As horrible as the current state of politics has been, sometimes I almost wish my mom were alive to see it.
She was a very proud and unapologetic liberal. She would have despised DJT. Just to hear her running commentary on Sean Spicer and KAC alone would have been worth it today.
She was the walking talking definition of the term political junkie. She ate drank and breathed politics. She taught me how to be a Democrat. Back when I was in elementary school and my mom first taught me we outnumber them, the Blue Team had the Presidency and an overwhelming majority in both houses of Congress (67-33 in the Senate, 247-187 in the House). But she also said we only win when we get out the vote and there were lots of places where it was hard for people to vote. Some things never change.
I think of her every time I step into a voting booth. Every time I watch C-SPAN. Every time I read an op-ed column. Every time I listen to Netroots Radio. Every time I get into a spirited political exchange with someone on line. She was not a march in the streets kind of person. But she loved it when I went out into the streets. So I marched for her. I waved a sign for her. I represented her. I carried her with me every time I went to a demonstration.
She was very proud of my writing and always encouraged me. As I have been creating these daily True Blue Report diaries I keep wishing she were here to enjoy them.
Actually, no, I don’t. She’d still be lying immobile in that hospital bed in the living room, unable to walk, unable to sit up, unable to turn over without help, unable to see well enough to read, unable to drink more than a few sips of water at a time, always plagued by itching she couldn’t scratch, nerves tingling in the missing leg, weak from the aftereffects of dialysis, in excruciating pain from unstageable bedsores, and coping with other suffering too terrible to name in body, mind and spirit.
She’s enjoying all this much more from the other side.
Who first inspired your political activism? Do you think about that person frequently, or just when specific things happen?
Is that person still alive to participate in political activities with you? Or is someone else your political inspiration now?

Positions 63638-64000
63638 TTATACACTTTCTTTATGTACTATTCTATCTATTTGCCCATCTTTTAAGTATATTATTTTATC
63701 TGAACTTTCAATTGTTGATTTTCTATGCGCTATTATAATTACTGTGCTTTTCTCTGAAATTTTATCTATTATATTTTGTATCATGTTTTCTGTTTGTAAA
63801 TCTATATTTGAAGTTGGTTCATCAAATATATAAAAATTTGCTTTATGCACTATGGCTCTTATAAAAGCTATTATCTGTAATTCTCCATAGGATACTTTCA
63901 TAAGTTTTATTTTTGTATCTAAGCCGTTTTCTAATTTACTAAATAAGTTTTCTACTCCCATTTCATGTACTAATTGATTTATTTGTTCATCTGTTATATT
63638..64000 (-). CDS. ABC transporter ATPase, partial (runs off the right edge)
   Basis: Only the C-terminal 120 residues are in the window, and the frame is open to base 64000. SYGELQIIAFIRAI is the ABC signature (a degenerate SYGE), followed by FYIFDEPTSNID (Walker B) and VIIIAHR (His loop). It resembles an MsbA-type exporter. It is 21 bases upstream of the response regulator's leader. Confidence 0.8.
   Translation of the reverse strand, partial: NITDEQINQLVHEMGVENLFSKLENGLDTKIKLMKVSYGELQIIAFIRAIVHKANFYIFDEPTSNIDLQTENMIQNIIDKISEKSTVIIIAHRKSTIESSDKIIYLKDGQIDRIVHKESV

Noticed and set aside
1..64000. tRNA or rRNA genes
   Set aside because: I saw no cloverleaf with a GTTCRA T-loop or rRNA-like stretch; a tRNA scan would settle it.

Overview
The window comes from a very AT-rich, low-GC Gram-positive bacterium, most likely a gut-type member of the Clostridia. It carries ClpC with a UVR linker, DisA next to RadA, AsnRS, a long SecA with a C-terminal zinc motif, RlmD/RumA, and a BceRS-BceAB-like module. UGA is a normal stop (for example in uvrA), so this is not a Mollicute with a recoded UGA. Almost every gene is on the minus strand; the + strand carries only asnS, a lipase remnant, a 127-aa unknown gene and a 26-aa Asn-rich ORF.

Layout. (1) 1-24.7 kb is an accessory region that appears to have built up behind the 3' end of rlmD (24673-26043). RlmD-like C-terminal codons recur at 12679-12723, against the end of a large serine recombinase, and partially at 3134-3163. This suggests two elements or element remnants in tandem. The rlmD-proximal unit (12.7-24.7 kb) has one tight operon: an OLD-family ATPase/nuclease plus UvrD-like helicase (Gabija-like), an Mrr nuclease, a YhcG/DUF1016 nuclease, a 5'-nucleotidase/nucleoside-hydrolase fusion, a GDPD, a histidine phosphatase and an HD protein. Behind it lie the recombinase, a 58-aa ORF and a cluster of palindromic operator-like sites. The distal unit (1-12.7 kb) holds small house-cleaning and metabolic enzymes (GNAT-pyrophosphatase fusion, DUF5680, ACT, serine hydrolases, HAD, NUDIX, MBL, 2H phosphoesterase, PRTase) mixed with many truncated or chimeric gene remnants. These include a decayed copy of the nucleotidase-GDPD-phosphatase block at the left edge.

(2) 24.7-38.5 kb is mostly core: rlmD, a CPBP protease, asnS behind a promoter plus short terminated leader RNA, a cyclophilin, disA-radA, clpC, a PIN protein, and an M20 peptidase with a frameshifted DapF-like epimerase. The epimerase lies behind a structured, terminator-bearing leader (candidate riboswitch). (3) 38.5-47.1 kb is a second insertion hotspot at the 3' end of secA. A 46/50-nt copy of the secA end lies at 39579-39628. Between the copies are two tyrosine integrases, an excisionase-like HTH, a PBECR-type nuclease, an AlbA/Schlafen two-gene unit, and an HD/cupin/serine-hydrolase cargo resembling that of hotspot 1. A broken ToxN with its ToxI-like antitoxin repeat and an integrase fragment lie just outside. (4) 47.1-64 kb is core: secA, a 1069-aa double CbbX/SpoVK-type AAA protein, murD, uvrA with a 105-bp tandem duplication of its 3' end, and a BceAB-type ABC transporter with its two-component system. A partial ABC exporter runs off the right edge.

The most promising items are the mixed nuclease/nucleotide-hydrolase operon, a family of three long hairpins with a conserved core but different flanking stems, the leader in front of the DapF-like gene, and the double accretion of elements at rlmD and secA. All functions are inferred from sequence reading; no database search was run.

Is your inspiration someone you know, someone you have actually met, a close friend or member of your family?
Or someone you admire from across the miles or across the years (or both) because of what you have heard or read about their work?
Is it a historical figure whose name we would all recognize?
Or a local person whose impact was felt primarily by people in a single state or community?
Or maybe someone whose activism was behind the scenes and only known to their family members and close friends?
Does that person look over your shoulder when you write on this blog? Is s/he ranting with you when your blood starts boiling because of the latest Republicon outrage? Is s/he cheering with you when the Blue Team celebrates a victory, large or small?
When all seems lost, is s/he the encouraging voice in your ear telling you never give in, never give in, never, never, never, never?
If you don’t have a specific inspirational figure like that, do you want to have someone like that?
If you have someone who inspires you, great. Here are three ways to externalize that inspiration and make it tangible, to reinforce your own energy and perhaps have some of the same inspiration rub off on people around you.
Make sure you have pictures of the person around. Maybe put one near your computer, or on the desk where you work the most, or where you will see it when you first wake up in the morning, or near your front door where you will see it as you leave for the day. Carry one in your wallet, where you will see it every time you pull out cash or a credit card. No I am not kidding. It will help you remember to #votewithyourwallet.
Write out some inspirational quotes: either something the person actually said, or quotes that remind you of the person. Put them in the same areas.